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Taxing Capital Gains in UK Real Estate - What does it mean for non-UK resident investors?

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Taxing Capital Gains in UK Real Estate - What does it mean for non-UK resident investors?

Nick Terry is a Director in the Real Estate team at Ocorian and is a Chartered Surveyor with nearly 20 years' experience in the Real Estate industry. Here he evaluates HMRC's official response to consultations with industry bodies regarding taxing Capital Gains made by non-UK resident investors in UK Real Estate.

In the 2017 Autumn Budget, the Chancellor made one of the most surprising announcements for years when he stated the intention to "level the playing field" for UK and non-UK based investors into UK Real Estate.

There followed a consultation which closed on 16th February 2018 and received over 120 responses from industry bodies including AREF, IPF, RICS, Jersey Funds Association and Jersey Finance.

HMRC's response (the "Response") was released on Friday 6th July and can be downloaded in full here

Key takeaways

Of core concern to the respondents were three central areas:

  • UK Real Estate is a major asset class for overseas investors to invest into and it was important that this inward investment stream was not interrupted.
  • It was important that UK tax-exempt investors (such as pension funds) were not subject to unintended levels of taxation.
  • Whilst there was a general view that the levelling of the playing field was not unfair, overseas investors should not be overly penalised.

Among the points arising from the Response were confirmations that the changes will come into effect from April 2019 and there will be potential to 'rebase' asset values with effect from April 2019 (such rebasing will not be able to create an allowable loss for use in any Corporation Tax returns).

Where indirect disposals of UK Real Estate are made, an entity will be considered within scope if it is "property rich", meaning that it derives 75% or more of its value from UK Real Estate. There are specific exemptions available for 'trading' entities where property ownership is incidental to a core business line (e.g. hotels, care homes, retailers etc). However, the exact mechanics of this remain to be finalised.

Where a transaction relates to the indirect disposal of UK Real Estate (e.g. through the sale of shares in a property rich entity), then any investor with a holding of 25% or more will be liable for CGT. This ownership test was originally proposed to look back five years; however, some comfort can be taken from its reduction to just two. The test will also exempt investors whose holding was for an "insignificant" period of time, which should benefit seed investors and entities that hold assets for a short period as part of a wider restructuring.

There has also been some simplification of the 'acting together' rules to the benefit of smaller investors, such that they should only apply to 'connected individuals' (e.g. family members) or where corporate owners are connected. Furthermore, investors into Partnerships will not be deemed 'connected' purely on account of their investment into the Partnership, this is likely to be of benefit to many 'club' and 'syndicated' deals.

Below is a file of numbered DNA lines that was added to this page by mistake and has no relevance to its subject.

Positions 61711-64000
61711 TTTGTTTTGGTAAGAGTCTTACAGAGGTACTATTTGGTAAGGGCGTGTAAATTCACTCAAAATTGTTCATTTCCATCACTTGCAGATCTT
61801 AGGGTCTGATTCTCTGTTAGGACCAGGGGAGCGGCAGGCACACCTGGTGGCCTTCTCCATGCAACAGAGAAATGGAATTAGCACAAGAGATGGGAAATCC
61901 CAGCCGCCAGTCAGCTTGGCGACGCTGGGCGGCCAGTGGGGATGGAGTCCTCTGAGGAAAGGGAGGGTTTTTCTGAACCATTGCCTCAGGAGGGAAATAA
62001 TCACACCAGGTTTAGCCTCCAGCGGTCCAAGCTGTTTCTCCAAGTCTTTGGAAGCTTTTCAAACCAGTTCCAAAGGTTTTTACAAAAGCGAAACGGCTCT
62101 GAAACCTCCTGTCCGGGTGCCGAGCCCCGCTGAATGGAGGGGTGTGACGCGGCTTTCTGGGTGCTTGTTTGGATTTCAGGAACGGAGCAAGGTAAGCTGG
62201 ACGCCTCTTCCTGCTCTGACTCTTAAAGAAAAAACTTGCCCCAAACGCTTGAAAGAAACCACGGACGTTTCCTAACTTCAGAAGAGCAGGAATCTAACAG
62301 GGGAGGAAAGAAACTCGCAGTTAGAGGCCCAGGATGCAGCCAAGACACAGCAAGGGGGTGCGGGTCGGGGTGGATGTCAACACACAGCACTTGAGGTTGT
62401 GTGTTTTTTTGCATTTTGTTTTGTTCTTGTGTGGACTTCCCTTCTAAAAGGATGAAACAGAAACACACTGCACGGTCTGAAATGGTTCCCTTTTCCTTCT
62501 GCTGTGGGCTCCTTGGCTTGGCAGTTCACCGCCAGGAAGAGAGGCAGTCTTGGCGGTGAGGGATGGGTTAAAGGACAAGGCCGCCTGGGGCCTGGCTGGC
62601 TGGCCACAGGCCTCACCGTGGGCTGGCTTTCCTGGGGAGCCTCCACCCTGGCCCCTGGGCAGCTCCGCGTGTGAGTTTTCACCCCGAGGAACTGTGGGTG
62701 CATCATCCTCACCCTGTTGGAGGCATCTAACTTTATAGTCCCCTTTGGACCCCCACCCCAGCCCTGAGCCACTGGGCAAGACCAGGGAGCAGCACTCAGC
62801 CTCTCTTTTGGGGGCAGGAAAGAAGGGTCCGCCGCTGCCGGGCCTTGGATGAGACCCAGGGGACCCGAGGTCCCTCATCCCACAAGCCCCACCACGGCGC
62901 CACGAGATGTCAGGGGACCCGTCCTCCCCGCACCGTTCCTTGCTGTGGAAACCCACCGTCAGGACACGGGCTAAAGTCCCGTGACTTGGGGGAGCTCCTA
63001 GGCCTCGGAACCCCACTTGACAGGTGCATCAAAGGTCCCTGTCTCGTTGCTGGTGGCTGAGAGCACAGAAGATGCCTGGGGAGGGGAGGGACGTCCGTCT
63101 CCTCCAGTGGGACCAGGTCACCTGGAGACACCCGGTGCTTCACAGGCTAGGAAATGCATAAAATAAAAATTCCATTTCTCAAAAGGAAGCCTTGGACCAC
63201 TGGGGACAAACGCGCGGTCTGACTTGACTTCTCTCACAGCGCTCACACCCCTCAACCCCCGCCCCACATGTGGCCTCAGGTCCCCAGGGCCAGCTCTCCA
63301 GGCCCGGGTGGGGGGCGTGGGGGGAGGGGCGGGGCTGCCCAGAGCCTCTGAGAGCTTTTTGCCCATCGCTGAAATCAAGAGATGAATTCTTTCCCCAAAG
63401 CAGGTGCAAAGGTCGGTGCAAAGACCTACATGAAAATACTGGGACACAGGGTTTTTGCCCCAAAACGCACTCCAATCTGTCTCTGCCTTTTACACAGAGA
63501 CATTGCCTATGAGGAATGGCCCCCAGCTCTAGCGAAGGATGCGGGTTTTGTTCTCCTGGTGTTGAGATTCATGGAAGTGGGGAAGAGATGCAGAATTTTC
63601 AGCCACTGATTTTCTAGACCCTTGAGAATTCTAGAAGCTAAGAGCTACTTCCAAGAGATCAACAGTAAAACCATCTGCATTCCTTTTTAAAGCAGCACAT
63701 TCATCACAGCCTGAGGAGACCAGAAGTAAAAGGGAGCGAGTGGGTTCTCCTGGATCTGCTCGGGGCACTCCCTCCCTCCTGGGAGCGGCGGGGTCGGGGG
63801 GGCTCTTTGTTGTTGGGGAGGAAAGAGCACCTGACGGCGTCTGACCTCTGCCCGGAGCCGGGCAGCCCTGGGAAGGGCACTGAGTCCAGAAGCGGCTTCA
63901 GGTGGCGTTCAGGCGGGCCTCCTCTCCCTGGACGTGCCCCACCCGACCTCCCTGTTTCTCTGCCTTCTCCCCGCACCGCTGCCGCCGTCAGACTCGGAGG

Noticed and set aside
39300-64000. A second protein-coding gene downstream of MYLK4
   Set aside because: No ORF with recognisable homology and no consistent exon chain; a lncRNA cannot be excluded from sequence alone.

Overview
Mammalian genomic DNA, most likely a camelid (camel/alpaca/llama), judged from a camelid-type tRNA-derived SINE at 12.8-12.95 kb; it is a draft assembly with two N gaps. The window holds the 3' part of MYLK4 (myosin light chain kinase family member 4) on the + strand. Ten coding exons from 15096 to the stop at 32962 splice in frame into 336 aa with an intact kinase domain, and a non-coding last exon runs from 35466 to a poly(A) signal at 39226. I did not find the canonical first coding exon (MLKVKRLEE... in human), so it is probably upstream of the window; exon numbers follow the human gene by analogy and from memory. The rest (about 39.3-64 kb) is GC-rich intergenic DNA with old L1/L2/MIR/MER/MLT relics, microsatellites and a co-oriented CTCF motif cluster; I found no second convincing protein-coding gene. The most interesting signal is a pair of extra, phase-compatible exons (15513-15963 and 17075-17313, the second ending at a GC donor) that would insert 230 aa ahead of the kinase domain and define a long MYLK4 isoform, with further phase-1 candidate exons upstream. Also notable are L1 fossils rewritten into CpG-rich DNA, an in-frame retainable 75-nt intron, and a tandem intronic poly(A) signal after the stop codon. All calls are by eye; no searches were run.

Note - The treatment for investors into fund vehicles is slightly different, with all non-exempt investors being taxed, irrespective of their percentage holding. HMRC's thought process being that an investor into a fund will know that the fund is investing into UK Real Estate.

Not as bad as expected

One positive for fund structures however, particularly JPUT's and other Collective Investment Vehicles, is that they and their subsidiary entities may elect to be 'tax transparent'. The detailed mechanics of this are subject to further consultation, but it's likely that in order to elect as tax transparent certain conditions must be met, such as not making capital distributions (although sales and subsequent re-investments are likely to be permitted). This detail is expected to be finalised for the 2018 Autumn Budget.

Further positives are that the complex ATED rules surrounding residential properties will be revoked and the landscape will be simplified with all property coming under the new treatment - whether commercial or residential.

There is also good news for the professional advisors, as the onus for reporting any transaction (which must be done within 30 days) will rest with the entity itself, and not with those advisors.

Investor action points

Core action points for investors include:

  • Plan for the rebasing of values in April 2019; if you can, bring forward refurbishments or material lease events / regears which are aimed at enhancing value;
  • Understand your investor base; which investors might be tax-exempt, and who isn't;
  • Ensure you know which of your entities are 'property rich' in this context; and
  • Make sure that you / your administrators can effectively track the ownership records of each entity which could be deemed to be 'property rich'.

To find out how Ocorian's Real Estate team can help you or your company, go here.

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